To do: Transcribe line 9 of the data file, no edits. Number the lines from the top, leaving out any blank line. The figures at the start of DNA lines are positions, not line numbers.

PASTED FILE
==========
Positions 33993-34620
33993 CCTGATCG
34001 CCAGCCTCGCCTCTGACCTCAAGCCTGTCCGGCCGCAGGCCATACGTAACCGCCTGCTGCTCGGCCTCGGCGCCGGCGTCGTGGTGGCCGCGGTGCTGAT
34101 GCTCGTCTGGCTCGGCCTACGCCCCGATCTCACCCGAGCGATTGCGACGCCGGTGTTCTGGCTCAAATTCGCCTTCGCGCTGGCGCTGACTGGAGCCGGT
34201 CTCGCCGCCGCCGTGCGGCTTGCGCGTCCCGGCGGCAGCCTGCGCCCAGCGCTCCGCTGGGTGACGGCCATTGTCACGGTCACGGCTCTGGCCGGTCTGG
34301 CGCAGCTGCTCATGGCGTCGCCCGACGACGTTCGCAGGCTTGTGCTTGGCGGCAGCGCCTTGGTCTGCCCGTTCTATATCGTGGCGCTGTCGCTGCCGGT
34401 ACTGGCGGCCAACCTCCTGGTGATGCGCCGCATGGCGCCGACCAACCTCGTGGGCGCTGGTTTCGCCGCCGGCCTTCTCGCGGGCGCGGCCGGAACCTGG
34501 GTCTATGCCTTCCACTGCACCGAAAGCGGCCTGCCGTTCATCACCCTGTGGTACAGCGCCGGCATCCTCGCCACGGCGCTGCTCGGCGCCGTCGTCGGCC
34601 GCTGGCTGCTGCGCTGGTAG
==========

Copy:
34601 GCTGGCTGCTGCGCTGGTAG